As the country struggles to bring down the high number of coronavirus-related deaths, Iran’s Deputy Health Minister Iraj Harirchi appeared on national television to show how the country is struggling with a second wave of deaths.
Standing before a chart showing the daily deaths since February, when Iran first experienced the outbreak of coronavirus infections, Harirchi said on average 102 Iranians have died from the virus per day. The chart shows Iran — experiencing a second wave with a dip in the middle of April — as having over 200 deaths a day currently.
Harirchi warned that the numbers are misleading. He said 1,000 Iranians a day die on average, and of the current daily deaths, a number of those individuals were hospitalized and treated for COVID-19 symptoms but never tested positive. Therefore, according to World Health Organization protocol, they are not technically counted as COVID-19 deaths. He warned that the “most important health, social, economic and political issue in the world is currently the coronavirus.”
Harirchi said currently 26 of Iran’s 31 provinces are in red zones, meaning they are areas with high infection rates. He said over 70 million of Iran’s 80 million-plus residents live in those areas and, due to the high traffic in Tehran, they’ve become epicenters of contagion.
According to Iran’s Health Ministry Spokesperson Sima Sadat Lari, 226 people died yesterday due to COVID-19, and over 2,600 new cases were reported.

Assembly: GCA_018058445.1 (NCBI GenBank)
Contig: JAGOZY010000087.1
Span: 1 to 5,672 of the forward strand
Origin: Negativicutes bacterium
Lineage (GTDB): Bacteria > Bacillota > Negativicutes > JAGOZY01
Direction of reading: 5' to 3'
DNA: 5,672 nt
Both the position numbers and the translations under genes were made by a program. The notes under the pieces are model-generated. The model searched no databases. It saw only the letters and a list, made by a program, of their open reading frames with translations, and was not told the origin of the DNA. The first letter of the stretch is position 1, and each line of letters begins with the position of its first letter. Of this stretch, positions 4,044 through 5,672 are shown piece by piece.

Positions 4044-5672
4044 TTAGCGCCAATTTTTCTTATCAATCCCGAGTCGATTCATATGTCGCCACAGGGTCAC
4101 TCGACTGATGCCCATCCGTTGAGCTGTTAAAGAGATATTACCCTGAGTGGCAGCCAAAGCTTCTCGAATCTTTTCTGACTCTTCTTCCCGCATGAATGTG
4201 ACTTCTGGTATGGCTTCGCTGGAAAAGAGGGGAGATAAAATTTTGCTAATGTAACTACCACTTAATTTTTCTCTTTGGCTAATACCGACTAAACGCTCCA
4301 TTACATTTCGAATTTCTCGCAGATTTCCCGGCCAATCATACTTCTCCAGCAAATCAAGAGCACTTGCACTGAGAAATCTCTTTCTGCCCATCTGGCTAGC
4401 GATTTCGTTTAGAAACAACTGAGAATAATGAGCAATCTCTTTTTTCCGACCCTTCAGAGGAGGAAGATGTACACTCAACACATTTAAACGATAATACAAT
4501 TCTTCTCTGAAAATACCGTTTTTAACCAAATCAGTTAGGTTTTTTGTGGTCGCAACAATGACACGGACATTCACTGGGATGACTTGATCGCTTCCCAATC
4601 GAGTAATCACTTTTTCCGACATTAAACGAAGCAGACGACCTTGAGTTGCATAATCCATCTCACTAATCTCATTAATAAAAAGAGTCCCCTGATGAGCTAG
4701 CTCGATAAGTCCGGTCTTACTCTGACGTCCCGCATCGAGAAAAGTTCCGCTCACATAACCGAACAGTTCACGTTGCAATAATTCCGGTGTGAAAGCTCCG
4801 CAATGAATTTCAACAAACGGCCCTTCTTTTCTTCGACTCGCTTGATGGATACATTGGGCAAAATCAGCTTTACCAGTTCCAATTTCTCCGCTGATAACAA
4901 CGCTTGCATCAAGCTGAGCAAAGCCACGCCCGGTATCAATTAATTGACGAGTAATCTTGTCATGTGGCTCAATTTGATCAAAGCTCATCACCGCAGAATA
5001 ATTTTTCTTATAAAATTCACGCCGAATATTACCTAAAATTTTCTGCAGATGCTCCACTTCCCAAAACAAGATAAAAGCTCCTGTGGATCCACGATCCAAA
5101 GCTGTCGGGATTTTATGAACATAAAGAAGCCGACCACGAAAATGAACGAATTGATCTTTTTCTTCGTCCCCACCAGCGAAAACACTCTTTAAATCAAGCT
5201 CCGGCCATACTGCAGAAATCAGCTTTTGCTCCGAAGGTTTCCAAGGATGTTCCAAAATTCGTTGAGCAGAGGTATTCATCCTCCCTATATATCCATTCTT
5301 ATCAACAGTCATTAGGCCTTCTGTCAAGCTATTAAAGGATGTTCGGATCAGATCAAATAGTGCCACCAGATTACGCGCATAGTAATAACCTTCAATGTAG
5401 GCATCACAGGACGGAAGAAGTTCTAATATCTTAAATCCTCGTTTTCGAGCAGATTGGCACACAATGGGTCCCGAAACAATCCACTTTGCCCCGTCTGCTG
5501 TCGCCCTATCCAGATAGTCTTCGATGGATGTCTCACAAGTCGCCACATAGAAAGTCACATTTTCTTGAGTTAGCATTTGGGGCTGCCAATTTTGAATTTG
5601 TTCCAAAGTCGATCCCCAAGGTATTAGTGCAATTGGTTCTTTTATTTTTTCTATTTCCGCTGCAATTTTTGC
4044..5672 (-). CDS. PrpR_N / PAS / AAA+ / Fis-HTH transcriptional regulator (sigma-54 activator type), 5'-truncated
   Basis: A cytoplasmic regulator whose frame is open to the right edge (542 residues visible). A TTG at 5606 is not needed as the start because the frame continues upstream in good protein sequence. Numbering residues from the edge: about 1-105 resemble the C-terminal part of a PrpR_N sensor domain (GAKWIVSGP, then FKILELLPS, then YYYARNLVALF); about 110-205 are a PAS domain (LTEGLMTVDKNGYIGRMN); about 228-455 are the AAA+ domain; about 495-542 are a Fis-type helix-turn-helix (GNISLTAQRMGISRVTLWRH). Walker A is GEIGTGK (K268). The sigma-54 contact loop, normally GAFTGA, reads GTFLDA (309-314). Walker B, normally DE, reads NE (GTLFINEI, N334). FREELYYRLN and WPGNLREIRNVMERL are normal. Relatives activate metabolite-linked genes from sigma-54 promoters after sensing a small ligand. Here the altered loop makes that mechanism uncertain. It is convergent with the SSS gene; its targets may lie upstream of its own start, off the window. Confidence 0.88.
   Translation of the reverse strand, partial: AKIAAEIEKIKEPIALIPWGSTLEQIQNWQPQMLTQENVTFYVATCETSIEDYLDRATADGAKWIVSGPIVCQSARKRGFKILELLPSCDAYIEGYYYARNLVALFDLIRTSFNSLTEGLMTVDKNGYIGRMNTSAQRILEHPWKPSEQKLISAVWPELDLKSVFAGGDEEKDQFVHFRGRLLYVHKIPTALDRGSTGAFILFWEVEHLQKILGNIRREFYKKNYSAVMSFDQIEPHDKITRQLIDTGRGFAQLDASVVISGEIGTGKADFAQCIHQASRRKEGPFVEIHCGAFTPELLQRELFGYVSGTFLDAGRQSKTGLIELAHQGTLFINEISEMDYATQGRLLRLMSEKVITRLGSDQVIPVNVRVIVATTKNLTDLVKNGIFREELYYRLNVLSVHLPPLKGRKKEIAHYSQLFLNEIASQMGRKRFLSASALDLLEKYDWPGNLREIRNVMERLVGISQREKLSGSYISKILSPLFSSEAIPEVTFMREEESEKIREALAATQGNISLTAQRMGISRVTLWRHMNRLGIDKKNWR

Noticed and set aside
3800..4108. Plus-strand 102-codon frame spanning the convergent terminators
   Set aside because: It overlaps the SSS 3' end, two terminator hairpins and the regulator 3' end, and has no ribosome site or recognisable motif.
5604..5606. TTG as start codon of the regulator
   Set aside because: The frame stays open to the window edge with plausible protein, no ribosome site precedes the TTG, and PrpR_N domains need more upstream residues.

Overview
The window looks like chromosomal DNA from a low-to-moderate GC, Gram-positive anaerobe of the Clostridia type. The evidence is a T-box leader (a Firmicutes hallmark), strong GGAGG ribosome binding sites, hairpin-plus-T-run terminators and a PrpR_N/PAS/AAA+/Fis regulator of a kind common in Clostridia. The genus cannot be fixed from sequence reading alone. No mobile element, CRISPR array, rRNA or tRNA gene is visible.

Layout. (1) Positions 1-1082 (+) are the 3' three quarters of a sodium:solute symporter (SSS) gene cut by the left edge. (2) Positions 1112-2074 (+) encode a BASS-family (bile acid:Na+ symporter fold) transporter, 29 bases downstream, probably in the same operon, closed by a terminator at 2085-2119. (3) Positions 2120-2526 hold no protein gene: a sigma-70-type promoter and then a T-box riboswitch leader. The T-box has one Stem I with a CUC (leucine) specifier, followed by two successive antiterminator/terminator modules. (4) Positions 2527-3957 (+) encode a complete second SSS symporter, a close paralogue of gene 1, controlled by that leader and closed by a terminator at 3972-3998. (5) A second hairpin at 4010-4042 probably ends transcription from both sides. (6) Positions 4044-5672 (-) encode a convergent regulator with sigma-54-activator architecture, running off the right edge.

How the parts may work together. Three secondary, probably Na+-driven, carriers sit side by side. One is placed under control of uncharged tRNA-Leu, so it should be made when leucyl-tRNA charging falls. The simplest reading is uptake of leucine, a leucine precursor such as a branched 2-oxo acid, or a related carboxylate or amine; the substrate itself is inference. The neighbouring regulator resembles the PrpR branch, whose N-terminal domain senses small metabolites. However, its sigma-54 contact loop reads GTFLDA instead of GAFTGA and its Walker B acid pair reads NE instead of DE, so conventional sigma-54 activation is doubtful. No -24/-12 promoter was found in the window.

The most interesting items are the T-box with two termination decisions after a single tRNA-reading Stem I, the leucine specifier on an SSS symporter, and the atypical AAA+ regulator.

In his latest statement on the pandemic, President Hassan Rouhani said other than two provinces, Iran is currently “passing through the peak of the coronavirus.” The president has made such statements before. In March, Rouhani claimed Iran had “passed through the peak of the coronavirus.” It’s not clear what Rouhani means by either of these statements, given that the charts show an increasing number of deaths and the average of 200 daily deaths continues to inch higher every day rather than decrease or drop even below the 200 mark.
One of the problems in slowing down the virus in Iran is that super-spreader events such as weddings and ceremonies have not ceased. A Ghazvin province official said health and local officials have had to intervene to cancel two separate weddings, one with 1,000 in attendance and another with 500 in attendance.
At the National Headquarters for Combatting Coronavirus meeting today, Rouhani insisted that Muharram holiday ceremonies go forward this year with “limitations and adherence to health protocols.” Muharram takes place Aug. 21 and consists of a number of ceremonies and gatherings that bring people closer together. Maintaining social distancing, wearing masks or trying to eat in isolation under such circumstances would be nearly impossible.